At 40, he has been a professional composer for years, and his songs have been performed by stars as luminous and disparate as Andrea Marcovicci and Renee Fleming. Even so, thousands of people who have never heard a note of the grown-up Gordon’s music know of little Ricky’s skill with a jumprope. They know that he once drilled a peephole in his bedroom wall so he could watch his sisters undress, that, as a young dandy, he spent many hours agonizing over the choice of a suit, that he played the piano with crystals arrayed in front of him so that they pointed to his heart.
Gordon’s life went public in 1992, when author Donald Katz published "Home Fires," a family chronicle that begins just after World War II, when a G.I. named Samuel Goldenberg returned to the Bronx after his discharge. The book follows Sam, his wife Eve and their children (their last name now sanitized to Gordon) to Harbor Isle in the 1950’s, one of the many American suburban paradises that were still under construction. Over the next few decades, as the Gordon siblings careened through fads, religions, movements, and addictions, the family became a microcosm of the country.
The book is an irresistible mix of social history and gossip and Ricky Gordon is a vivid literary character – which makes meeting him for the first time an oddly familiar experience. "You know what my father’s like," he offers in the middle of an anecdote, and, without ever having laid eyes on him, I can picture the gruff, hard-working Sam, befuddled by his children’s perpetual cycle of drama.
The drama has not slowed with the publication of the book, and Gordon seems to thrive on it. As he narrates the genesis of his new opera "The Tibetan Book of the Dead," which had its world premiere at the Houston Grand Opera this month before moving to Philadelphia last week, Gordon brims with vitality. "I was planning to write an opera about addiction and obsession," he recounts sunnily. In the end, he chose an even darker topic: "Death has become so much a part of my life," he says, with no perceptible dip in enthusiasm.
Gordon is trim to the point of boniness, but he is positively fleshy compared to his companion, Jeffrey Grossi, whose body has been eroded by AIDS. Grossi, 31 and painfully frail, traveled to Houston for the premiere of "Tibetan Book," then got too sick to attend. He appeared instead in Philadelphia, wearing a surgical mask against the air’s myriad allergens, which can make him cough to the point of exhaustion.
It was Grossi who, after his first, nearly fatal, bout with pneumonia a year ago, insisted that Gordon read "The Tibetan Book of Living and Dying," a guide for Westerners by the Buddhist teacher Sogyal Rinpoche. "He wanted me to help him but he felt I didn’t know how," Gordon says. The composer has learned a lot since then: about taking care of someone, about death, about Tibetan Buddhism – and about getting an opera through from concept to production in a little over a year.
Privacy may be a foreign concept to Gordon — "Home Fires" is, in a sense, literature for the Oprah Age, an extended group confessional — but there is nothing intimate, or even particularly personal, about "The Tibetan Book of the Dead." Gordon made the central character of The Dying One a soprano, partly to distance the work from Grossi and himself "I didn’t want to draw the parallel so closely to AIDS; I wanted it to feel universal." The opera, based on a play by Jean-Claude Van Itallie that serves as the libretto, has a consoling message: that dying is not final, but the beginning of a spiritual journey.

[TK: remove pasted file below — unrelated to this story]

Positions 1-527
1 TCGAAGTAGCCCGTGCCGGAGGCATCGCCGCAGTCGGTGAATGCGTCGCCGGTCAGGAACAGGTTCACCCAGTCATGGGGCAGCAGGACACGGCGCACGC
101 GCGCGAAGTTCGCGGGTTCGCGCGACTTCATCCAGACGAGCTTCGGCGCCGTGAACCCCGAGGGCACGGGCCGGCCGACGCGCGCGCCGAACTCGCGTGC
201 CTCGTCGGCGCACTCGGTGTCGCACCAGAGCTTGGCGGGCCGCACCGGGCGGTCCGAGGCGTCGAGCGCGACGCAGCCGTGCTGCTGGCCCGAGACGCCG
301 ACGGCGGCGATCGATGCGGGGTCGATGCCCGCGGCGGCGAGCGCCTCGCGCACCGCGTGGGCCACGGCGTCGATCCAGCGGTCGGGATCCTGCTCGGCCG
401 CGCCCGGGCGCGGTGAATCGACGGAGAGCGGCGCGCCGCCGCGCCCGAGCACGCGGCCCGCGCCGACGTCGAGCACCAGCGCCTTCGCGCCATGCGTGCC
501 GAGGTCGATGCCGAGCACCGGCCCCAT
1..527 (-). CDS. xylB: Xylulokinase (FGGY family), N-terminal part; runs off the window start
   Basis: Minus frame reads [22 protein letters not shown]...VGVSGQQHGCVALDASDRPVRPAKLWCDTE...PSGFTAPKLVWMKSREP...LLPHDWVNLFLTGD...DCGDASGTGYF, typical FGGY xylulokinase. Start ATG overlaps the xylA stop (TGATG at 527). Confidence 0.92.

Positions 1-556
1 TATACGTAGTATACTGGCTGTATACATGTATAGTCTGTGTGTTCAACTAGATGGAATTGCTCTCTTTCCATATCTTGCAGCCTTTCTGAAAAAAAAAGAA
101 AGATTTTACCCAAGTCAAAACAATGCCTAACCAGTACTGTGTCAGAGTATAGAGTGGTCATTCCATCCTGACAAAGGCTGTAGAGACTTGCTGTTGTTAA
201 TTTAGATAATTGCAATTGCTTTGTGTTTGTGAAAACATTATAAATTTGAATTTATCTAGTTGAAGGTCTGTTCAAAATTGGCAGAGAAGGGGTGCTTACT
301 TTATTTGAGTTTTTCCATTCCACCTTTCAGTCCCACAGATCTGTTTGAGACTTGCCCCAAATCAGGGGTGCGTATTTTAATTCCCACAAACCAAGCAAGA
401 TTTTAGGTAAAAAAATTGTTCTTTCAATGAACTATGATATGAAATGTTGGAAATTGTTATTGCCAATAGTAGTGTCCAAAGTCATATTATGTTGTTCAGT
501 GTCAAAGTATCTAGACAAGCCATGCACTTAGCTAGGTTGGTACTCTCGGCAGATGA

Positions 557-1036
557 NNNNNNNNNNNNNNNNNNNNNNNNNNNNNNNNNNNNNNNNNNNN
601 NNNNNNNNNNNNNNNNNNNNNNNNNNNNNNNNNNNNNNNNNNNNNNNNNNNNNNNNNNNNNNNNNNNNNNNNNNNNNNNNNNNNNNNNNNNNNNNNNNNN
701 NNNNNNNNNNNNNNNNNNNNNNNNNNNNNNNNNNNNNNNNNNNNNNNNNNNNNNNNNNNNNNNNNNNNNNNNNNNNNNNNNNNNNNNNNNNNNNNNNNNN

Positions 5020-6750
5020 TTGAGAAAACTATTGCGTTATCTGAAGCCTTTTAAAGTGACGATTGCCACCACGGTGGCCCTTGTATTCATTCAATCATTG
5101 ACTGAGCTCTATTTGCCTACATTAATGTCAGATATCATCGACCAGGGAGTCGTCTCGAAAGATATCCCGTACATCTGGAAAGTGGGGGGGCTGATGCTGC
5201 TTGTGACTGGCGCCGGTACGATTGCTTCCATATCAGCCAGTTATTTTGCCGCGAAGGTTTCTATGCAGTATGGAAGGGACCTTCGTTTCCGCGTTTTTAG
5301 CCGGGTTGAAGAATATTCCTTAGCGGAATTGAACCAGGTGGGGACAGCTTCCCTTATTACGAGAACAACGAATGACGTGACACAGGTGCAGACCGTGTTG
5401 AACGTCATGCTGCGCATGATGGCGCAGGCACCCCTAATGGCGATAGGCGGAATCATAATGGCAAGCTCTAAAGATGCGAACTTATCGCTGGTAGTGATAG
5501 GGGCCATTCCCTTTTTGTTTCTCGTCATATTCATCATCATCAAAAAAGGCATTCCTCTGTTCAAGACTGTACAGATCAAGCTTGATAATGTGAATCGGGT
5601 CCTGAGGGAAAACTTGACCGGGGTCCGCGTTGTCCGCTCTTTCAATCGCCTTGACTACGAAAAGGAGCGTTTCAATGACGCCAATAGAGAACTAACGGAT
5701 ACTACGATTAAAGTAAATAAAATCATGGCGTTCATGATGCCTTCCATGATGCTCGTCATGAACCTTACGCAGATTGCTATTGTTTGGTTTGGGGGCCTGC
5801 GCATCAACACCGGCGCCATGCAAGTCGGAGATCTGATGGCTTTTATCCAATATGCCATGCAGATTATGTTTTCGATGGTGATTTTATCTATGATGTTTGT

Such serenity, however, does not come naturally to Gordon. His own spiritual quest has always been restless and highly experimental. Even now, he stresses, he is more of an interested dabbler than an acolyte After explaining that in his first encounter with Buddhist meditation, he "had a real God experience," he asks for my birthdate, does some quick calculations on his fingers and announces that I am, numerologically speaking, "an eight." "You like your life to be in balance," he explains.
His musical style is anything but transcendental. While the text of the opera invokes abstractions ("Before you is mind, open and wide as space," a nameless character tells The Dying One), the composer, one of the few who genuinely straddles the worlds of popular and classical music, cannot resist excursions into jauntier, familiar idioms: a bluesy moan here, a stride bass there.
There is some historical justification for Gordon’s eclecticism: "As Buddhism spread throughout India and Japan, it absorbed the local vernacular," the playwright Van Itallie told the audience after the Philadelphia performance. "Now the same thing is happening in the West."
To Gordon, though, the rubbing together of traditions amounts to a sort of credo, a working-out of the twin loves of his childhood: Joni Mitchell and opera. "How does one fake one’s influences? We are our influences. ‘Here, There, and Everywhere’ is as beautiful a song as anything Schubert ever wrote and it’s not less of a song because Paul McCartney wrote it."
Vocal music has been the one consistent object of Gordon’s affections over the years. His mother, Eve, is an amateur singer, and Ricky did his sixth grade project on Wagner’s "Die Walküre (which he called "De Walker"). "I want to write many huge operas," he says expansively. "And big Broadway musicals."
In the meantime, though, he must take care of Grossi, whose plans for the future consist primarily of surviving. "I used to have a lot of dreams and ambitions," Grossi says with difficulty during an early morning telephone call – before his chronic cough prevents him from talking at all. ". I lost them when I got ill. So I’m living them vicariously through Ricky. I feel strongly a part of that."